Freshman Sugar Rodgers has led Georgetown women to new heights
Sunday, March 7, 2010
Inside the Georgetown women's basketball office hangs a large wooden plaque that commemorates the Hoyas who have been honored by the Big East Conference. For years, the plaque gathered dust as no Georgetown player had received a weekly conference award since Katrina Wheeler was selected rookie of the week on Jan. 2, 2006.
Then, on Nov. 30, Sugar Rodgers, Georgetown's preternaturally gifted freshman, was named the Big East rookie of the week. Finally, the Hoyas could add another gold plate to their plaque. The only problem was it had been so long that nobody remembered whom to call to engrave it.
Georgetown won't be losing the phone number for the engraver anytime soon. Rodgers was named the Big East rookie of the week four more times, and on Friday became the third Georgetown player to win Big East rookie of the year honors. She and her teammates open the Big East tournament on Sunday evening against Rutgers in Hartford, Conn. The No. 3 seed Hoyas (25-5, 13-3 Big East) haven't won a Big East tournament game since 2001.
"We've got an incredible player," junior guard Monica McNutt said after Rodgers scored 27 points against Rutgers on Jan. 30. "I think for a freshman to come in and be so mature as an athlete, as a player, is incredible."
Rodgers, a 5-foot-11 guard from King's Fork High School in Suffolk, Va., is the Big East's third-leading scorer (18.1 points per game). She has started every game but one -- senior night on Tuesday against Seton Hall -- and has scored in double figures in 29 of 30 games.
Rodgers, who finished with 20 or more points in 12 games, set a school single-season record for three-pointers (79) and led the Big East (2.6 per game). Despite her penchant for scoring, she didn't come to Georgetown thinking she would be nearly as prolific as she has been.
"Oh no, I didn't think that at all," Rodgers said. "I thought I was going to come in and have like, nine, eight [points a game], not 20."
Rodgers isn't shy about shooting and has put up more shots this season than anybody in the Big East. She has attempted 455 field goals, 187 of which she made (41.1 percent).
"Sugar is Sugar," Georgetown Coach Terri Williams-Flournoy said. "There's one thing she's not going to stop doing and that's shooting." Though Williams-Flournoy added that she doesn't remember Rodgers taking many bad shots.
Pittsburgh so far has been the only team to hold Rodgers to single digits. In Georgetown's 66-63 win on Feb. 10, Rodgers finished with two points on 1-of-9 shooting.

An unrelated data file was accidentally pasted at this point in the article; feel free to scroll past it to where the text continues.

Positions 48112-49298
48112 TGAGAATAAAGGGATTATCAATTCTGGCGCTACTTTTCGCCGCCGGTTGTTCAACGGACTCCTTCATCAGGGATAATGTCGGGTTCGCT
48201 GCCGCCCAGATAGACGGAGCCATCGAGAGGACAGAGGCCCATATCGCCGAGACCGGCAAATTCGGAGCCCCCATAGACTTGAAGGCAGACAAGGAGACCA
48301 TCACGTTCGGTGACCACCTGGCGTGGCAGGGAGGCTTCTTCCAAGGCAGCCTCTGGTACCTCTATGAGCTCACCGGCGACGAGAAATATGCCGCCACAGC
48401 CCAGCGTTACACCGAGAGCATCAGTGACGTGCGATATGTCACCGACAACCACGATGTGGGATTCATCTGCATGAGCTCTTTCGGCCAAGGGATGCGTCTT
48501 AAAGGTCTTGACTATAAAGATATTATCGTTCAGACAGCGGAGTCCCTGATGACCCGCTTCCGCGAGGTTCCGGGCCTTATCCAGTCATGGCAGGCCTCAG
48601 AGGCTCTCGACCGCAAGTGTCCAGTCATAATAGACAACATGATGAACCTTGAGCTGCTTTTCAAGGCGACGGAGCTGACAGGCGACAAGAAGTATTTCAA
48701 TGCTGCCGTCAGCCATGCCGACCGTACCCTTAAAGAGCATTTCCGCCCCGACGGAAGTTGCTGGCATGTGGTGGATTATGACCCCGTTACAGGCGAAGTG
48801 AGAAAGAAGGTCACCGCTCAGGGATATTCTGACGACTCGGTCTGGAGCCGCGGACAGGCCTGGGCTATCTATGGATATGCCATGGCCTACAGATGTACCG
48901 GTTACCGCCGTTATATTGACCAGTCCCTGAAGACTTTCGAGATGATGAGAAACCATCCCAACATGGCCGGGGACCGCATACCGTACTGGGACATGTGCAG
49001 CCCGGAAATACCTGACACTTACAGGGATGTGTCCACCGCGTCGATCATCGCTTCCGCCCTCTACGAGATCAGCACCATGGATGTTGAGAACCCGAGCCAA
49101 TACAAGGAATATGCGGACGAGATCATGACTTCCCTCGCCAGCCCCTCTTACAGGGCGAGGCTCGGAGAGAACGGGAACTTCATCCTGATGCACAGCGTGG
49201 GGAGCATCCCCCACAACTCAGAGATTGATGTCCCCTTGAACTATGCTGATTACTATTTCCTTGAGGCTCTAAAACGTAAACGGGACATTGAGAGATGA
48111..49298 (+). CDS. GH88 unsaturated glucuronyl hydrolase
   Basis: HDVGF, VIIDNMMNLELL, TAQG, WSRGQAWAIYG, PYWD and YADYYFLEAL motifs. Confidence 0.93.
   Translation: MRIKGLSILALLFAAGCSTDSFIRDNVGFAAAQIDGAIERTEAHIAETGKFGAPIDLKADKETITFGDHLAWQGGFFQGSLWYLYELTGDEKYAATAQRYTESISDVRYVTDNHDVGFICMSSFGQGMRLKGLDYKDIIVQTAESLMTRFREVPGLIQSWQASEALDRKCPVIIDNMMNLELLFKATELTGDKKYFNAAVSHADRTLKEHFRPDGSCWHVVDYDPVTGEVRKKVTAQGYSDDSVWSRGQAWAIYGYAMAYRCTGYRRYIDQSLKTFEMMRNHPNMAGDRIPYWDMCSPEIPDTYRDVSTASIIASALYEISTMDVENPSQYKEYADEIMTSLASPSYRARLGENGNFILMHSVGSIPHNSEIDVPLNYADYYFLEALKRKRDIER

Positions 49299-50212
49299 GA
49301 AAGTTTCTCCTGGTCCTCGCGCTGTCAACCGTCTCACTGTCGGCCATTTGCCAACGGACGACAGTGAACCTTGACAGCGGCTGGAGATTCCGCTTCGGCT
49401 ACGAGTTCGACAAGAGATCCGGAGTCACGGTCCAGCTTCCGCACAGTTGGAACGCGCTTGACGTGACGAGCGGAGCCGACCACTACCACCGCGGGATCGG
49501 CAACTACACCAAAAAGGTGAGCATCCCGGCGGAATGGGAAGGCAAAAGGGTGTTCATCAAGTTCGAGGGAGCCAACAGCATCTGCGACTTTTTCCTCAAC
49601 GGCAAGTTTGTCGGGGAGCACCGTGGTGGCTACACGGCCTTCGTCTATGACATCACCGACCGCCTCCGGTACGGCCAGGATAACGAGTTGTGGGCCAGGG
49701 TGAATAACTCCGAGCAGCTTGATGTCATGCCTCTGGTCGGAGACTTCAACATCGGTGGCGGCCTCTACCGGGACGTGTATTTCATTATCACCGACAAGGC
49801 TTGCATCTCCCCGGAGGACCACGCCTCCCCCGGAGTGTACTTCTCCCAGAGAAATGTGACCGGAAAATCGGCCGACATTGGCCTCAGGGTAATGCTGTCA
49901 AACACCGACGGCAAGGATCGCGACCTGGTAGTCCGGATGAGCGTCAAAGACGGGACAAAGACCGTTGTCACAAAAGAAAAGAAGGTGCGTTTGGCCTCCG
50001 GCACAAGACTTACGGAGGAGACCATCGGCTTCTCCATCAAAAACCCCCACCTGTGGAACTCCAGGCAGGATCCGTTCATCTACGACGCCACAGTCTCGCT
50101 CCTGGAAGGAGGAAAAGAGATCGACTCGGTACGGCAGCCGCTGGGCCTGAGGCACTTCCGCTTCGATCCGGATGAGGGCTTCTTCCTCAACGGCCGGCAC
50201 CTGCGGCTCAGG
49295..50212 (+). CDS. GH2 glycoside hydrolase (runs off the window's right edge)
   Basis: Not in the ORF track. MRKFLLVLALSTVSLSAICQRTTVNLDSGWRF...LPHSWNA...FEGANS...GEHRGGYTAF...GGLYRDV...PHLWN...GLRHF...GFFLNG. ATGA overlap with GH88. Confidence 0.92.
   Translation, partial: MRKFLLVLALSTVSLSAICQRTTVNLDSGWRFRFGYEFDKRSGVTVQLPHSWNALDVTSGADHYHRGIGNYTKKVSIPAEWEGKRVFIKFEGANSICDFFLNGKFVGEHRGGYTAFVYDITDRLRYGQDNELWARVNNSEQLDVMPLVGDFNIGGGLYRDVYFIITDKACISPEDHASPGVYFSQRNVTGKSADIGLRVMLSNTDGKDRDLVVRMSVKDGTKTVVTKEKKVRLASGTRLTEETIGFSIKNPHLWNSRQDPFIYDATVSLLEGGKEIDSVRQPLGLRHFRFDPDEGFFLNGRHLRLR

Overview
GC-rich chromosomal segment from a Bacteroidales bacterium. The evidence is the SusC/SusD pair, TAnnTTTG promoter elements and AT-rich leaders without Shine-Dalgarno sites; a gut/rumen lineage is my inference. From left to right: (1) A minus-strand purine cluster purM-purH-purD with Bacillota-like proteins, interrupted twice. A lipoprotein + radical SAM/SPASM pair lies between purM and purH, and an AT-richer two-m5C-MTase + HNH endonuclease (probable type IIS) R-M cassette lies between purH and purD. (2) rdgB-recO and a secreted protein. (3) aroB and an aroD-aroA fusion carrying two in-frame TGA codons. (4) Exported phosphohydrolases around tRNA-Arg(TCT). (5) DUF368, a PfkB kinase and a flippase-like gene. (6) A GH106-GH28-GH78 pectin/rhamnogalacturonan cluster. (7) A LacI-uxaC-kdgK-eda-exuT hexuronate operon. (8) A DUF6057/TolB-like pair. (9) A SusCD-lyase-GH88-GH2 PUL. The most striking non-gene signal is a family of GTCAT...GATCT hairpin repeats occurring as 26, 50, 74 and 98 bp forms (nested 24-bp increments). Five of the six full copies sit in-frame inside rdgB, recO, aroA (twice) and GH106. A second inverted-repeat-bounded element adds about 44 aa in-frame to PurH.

Rodgers came to Georgetown after playing for Boo Williams Elite, a successful AAU program run by Williams-Flournoy's brother. Many people figured once his sister became the Hoyas coach, Williams would establish a pipeline funneling talented players in his program to Georgetown. Until now, that hasn't been the case.
"If anybody knew my brother, they knew that was a lie because he doesn't help anybody get players," said Williams-Flournoy, who's in her sixth season at Georgetown. "He would never want to have the reputation that he sent kids to Georgetown. . . . A lot of people still think [he sends her players]. Because now, whoo, we actually are getting one of his players. We've got two coming next year so now they'll start. But I'll tell them: 'What about five years ago? What are you complaining about?' . . . He's not going to give me anything. You want this kid, you come work for it."
Rodgers is only the second player to arrive at Georgetown out of Boo Williams's program. Senior guard Shanice Fuller was the first.
"We treat her like any other coach," Williams said. "If I had [sent her players], she would have gotten there a lot quicker than she has."
This season, the Hoyas vaulted into the Associated Press poll for the first time in 15 years and are ranked No. 12 in the latest poll. They reached 20 wins faster and have more wins than any team in program history. Their 13 Big East victories are more than they've had in the past two seasons combined.
"Well, you don't want it to take this long," Williams-Flournoy said. "You make mistakes. You've got to live with some mistakes. You got a whole lot of things that you've got to figure out how to do, how to get done. You think you can come in and get it done in one or two years."